Q: It's also part of democratising our access to services. If we as individuals can create and solve our own problem by creating a piece of technology or using 3D printing then we're in a far more different world that’s no longer as centralised.

A: Yes and I think that's absolutely true, coming up with solutions that adapt to circumstance and people being able to do that themselves. A huge part of that will be around things in AI, looking at this quite pivotal moment in artificial intelligence with Google's DeepMind beating the second best Go player in the world. I think artificial intelligence will be something that just completely changes the way in which we do so many different things, and before long the interface you go to get things done will no longer be your computer or even your phone, it might be a watch with a microphone on it and that interface will just be liaising with a bot that can interpret your demands and make them happen. I think the interesting thing will be to see whether a platform such as Facebook becomes that kind of conduit for everything else, whether we end up ordering groceries through the Facebook Messenger. It's fascinating to see how quickly things have already changed like mobile phones just becoming completely proliferated.

Q: So what are your plans for the next twelve months?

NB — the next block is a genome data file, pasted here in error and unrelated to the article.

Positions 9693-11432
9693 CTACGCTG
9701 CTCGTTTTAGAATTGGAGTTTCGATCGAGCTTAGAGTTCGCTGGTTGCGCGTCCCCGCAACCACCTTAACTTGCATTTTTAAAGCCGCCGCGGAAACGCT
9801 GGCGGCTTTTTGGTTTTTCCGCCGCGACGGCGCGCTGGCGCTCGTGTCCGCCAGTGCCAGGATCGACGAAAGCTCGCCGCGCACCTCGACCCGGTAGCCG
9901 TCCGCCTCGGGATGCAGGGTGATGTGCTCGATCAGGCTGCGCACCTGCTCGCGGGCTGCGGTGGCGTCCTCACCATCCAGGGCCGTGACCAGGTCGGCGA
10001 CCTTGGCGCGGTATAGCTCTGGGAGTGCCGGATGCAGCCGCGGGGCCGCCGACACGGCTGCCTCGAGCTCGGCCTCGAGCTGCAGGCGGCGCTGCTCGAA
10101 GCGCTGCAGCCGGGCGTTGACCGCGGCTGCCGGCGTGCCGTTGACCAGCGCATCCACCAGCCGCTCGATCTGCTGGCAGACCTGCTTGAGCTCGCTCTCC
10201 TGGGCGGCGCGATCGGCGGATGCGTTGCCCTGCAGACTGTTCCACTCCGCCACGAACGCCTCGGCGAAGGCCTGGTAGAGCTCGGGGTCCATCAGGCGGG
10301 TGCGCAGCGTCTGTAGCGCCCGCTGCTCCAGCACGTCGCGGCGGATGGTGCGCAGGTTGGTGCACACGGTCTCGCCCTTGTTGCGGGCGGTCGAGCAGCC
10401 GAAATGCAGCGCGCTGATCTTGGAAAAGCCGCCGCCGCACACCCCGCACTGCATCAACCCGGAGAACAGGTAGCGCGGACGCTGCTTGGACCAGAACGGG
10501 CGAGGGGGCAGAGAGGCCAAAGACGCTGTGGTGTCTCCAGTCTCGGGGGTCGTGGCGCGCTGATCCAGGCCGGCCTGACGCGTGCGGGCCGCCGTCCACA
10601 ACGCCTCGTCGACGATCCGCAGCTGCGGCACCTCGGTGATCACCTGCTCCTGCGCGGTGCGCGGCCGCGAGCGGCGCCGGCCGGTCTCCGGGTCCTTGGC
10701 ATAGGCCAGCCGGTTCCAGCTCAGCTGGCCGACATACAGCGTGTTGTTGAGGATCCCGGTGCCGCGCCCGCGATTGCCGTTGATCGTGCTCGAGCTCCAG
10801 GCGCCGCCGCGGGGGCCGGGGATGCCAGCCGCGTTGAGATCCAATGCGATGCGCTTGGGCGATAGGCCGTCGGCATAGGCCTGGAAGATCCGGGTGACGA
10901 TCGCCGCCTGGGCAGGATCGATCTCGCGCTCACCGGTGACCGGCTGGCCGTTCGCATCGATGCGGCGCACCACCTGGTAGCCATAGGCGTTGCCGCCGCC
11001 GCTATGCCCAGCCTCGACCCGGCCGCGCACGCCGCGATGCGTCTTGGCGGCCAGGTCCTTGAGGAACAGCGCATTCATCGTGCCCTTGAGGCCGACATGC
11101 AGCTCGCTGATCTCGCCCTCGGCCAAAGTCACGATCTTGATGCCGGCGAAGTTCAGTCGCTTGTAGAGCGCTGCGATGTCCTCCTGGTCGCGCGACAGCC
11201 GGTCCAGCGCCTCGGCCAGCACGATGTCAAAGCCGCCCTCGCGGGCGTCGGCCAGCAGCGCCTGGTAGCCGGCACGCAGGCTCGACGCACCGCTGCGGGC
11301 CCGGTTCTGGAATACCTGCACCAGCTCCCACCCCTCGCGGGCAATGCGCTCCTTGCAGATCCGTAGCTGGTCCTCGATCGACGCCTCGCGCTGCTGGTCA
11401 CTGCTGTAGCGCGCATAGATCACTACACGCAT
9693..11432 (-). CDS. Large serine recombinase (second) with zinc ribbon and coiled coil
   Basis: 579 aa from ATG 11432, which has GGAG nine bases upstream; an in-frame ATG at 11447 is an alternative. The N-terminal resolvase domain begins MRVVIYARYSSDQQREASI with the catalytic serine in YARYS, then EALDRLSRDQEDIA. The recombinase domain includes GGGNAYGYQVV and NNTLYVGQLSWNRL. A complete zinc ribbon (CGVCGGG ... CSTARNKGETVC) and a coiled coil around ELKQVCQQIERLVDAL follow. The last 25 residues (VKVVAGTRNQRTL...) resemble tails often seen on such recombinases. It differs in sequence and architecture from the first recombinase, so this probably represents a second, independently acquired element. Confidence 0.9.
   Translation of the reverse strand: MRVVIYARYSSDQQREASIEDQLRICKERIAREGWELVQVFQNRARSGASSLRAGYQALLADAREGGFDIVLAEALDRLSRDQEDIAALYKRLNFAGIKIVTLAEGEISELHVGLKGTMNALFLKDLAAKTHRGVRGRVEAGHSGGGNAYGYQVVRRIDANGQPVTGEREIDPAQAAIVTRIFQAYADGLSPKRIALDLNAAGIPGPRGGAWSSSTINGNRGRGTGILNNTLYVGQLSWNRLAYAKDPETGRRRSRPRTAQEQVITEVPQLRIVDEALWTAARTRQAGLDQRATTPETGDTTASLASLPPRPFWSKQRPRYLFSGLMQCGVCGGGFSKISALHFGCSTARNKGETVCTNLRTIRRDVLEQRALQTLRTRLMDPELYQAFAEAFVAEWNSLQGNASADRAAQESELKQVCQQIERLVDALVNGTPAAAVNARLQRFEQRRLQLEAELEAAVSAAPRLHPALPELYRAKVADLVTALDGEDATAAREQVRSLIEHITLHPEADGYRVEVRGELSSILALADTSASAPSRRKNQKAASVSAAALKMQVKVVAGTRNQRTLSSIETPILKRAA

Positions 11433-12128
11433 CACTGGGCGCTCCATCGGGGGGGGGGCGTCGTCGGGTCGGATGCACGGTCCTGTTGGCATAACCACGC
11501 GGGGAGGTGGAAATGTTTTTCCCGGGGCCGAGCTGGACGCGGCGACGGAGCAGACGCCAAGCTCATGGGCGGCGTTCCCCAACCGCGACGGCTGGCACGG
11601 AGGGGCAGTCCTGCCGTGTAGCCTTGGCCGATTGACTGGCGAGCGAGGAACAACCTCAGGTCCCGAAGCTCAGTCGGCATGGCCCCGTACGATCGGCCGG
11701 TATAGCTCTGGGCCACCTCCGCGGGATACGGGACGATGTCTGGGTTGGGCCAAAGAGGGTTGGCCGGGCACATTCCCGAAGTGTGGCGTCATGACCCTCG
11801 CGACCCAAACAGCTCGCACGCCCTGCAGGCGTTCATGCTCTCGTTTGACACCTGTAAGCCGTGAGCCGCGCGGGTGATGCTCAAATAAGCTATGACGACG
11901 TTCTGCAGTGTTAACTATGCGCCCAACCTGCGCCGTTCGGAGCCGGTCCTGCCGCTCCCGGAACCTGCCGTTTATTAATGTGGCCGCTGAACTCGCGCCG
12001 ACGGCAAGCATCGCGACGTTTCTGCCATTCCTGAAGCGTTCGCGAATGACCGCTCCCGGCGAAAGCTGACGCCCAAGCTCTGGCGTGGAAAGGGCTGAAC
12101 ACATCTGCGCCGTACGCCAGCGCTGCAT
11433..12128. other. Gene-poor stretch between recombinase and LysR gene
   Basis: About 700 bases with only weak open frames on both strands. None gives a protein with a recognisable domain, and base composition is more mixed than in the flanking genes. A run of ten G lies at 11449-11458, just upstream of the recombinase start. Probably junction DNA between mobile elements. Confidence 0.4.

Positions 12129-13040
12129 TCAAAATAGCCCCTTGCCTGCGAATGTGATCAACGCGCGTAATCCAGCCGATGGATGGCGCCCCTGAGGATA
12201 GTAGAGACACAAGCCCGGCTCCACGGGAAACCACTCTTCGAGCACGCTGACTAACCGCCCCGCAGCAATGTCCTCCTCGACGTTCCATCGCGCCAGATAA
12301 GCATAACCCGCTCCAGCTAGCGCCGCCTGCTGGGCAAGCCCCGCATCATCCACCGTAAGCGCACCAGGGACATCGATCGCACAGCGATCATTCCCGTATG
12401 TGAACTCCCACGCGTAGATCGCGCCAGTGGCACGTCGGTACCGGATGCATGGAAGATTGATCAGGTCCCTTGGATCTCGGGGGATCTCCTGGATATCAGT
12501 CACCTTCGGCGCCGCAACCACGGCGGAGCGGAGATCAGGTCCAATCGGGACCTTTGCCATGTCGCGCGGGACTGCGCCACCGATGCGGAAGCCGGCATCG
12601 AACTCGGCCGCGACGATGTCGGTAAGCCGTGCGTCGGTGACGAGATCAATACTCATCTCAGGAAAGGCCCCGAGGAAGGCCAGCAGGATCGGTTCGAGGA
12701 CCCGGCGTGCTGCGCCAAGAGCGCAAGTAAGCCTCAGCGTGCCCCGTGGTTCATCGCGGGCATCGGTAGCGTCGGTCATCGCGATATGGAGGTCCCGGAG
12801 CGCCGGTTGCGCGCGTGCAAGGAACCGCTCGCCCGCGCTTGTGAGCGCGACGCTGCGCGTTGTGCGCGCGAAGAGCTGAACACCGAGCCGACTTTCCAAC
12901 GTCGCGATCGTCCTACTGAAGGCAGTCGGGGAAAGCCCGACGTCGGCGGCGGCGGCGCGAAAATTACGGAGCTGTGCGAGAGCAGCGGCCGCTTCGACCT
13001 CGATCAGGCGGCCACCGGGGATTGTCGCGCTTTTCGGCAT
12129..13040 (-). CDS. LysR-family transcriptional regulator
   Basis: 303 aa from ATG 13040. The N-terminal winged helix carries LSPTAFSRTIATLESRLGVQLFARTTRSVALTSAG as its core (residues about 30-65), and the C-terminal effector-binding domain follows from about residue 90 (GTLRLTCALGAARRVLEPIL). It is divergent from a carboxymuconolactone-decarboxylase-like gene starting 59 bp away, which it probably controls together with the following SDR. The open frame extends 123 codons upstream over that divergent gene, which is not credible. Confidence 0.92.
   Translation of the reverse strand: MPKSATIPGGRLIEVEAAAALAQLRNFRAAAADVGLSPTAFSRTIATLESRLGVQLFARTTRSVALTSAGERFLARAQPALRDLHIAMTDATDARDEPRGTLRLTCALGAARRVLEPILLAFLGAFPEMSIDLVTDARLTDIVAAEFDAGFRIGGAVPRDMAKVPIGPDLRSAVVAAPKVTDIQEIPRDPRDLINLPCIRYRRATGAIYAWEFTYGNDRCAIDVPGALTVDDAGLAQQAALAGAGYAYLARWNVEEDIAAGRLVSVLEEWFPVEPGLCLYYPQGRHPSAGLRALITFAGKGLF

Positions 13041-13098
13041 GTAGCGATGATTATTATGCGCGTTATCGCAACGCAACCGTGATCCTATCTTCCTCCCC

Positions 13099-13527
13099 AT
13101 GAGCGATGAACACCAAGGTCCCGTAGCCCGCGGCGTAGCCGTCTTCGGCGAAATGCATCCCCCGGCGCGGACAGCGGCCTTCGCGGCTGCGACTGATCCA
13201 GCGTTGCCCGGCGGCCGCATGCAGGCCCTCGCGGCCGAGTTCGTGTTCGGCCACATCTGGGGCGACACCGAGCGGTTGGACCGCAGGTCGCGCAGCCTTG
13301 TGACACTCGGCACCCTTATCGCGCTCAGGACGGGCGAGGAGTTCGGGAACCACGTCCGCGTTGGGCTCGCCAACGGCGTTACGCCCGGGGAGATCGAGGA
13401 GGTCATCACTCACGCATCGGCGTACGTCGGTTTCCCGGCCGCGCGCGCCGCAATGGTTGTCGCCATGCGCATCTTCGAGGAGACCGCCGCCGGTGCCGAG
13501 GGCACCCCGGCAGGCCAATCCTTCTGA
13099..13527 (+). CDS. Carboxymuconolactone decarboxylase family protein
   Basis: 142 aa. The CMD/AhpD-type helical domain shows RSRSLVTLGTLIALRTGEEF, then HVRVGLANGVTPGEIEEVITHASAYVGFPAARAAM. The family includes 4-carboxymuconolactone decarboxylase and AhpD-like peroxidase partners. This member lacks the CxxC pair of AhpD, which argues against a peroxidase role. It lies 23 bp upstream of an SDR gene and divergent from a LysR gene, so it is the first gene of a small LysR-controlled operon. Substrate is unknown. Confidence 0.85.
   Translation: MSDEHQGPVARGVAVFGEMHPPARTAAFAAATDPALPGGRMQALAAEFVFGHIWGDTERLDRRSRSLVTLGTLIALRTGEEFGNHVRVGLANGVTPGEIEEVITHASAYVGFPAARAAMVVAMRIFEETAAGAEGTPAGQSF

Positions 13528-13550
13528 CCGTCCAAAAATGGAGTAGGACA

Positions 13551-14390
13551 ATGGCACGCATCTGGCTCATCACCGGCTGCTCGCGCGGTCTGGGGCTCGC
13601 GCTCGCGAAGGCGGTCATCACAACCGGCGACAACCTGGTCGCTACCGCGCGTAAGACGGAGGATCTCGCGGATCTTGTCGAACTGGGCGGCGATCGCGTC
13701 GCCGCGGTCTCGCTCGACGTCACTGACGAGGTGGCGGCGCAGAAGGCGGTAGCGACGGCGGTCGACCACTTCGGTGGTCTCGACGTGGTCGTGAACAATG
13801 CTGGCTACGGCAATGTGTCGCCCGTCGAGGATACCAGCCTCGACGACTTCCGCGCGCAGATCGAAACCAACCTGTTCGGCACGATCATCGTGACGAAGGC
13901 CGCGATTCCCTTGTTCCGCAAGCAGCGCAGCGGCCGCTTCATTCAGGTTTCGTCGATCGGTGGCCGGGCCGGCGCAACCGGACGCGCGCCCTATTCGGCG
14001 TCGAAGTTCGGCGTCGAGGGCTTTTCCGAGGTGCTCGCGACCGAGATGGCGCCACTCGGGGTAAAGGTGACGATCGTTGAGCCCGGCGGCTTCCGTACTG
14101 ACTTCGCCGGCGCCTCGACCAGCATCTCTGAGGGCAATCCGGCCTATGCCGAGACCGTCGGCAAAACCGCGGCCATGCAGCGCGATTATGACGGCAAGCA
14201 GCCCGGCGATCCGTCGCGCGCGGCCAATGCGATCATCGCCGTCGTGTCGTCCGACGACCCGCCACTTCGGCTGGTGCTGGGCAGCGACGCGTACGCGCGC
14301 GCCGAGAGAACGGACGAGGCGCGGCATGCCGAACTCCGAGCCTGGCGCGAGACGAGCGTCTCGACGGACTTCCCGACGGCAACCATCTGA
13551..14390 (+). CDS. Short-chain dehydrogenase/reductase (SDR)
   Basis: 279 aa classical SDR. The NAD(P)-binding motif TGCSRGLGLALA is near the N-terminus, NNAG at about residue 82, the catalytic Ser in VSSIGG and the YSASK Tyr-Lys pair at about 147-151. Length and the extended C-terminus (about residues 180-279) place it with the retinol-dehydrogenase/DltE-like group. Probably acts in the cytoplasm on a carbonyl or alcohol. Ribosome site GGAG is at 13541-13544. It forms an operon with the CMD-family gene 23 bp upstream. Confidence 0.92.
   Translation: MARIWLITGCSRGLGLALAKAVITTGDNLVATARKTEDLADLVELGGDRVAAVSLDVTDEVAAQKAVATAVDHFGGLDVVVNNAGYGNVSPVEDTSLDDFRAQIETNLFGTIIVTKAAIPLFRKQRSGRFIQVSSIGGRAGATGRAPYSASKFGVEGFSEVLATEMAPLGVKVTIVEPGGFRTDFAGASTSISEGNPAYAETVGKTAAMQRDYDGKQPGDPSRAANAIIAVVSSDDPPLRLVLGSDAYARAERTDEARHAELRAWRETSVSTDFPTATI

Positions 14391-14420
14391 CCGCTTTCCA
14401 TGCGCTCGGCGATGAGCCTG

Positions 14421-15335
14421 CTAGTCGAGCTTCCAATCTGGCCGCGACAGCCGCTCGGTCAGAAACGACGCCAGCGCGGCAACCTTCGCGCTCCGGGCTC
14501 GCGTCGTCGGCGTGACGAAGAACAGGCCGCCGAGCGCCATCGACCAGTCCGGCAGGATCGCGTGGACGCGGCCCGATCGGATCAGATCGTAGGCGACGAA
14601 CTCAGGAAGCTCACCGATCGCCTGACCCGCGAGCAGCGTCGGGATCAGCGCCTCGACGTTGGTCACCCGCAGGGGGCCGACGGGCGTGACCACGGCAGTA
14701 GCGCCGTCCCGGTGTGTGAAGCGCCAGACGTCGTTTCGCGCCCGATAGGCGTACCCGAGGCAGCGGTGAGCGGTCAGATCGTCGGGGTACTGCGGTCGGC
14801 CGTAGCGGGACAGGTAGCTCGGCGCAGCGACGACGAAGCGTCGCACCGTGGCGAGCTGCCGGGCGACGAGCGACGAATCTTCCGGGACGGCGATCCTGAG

A: Last June, we got onto the MassChallenge accelerator and that was really the point we started fleshing out the idea and building the platform. The platform itself only went live a month ago, so we haven't really marketed it very heavily because we've been testing the reactions to the stories and doing a lot of bug fixing with our online focus groups. In the short term, we've got three charities that we're working with: Y Care International, RLSB who are the Royal London Society for Blind People and NAPAC which is the National Association for People Abused in Childhood. Providing we have the right format, the plan is now to start converting people into donors and start ramping up the number of charities on board. We're basically looking to bring in products that we feel are completely unique offerings. Our proposition is around storytelling and connecting people to causes that they care about, but we can also go and build products that will be a new way of giving by having charities and donors on a single platform.

The next thing we're looking to do is to build packages of charities around certain themes, so we might say it's International Women's Day, here are five charities that are helping women in amazing ways that you've probably never heard of, so that would be a way that we could then go and advertise that package to people who might not currently be giving but might have a strong affiliation with the cause. It's that kind of approach that I think opens us up to new audiences. We feel like we've got that base platform in place, but as any startup needs to be, we are focused on being nimble and investigating opportunities, such as the gamification of donating and using our technology in a way that we feel will resonate with donors the most, yet also be feasible for the charities themselves.